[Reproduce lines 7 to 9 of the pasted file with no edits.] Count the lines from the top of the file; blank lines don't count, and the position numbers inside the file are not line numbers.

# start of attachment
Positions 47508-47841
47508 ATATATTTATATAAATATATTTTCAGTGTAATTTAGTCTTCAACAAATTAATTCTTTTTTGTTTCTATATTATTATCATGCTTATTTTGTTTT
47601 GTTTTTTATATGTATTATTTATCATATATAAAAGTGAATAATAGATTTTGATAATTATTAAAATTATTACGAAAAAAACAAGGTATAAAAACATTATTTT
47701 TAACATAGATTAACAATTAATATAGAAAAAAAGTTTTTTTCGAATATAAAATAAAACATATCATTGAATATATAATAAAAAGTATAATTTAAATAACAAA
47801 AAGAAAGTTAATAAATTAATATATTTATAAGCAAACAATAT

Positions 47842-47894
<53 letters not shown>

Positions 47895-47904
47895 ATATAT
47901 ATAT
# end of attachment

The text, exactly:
<53 letters not shown>

Positions 47895-47904
47895 ATATAT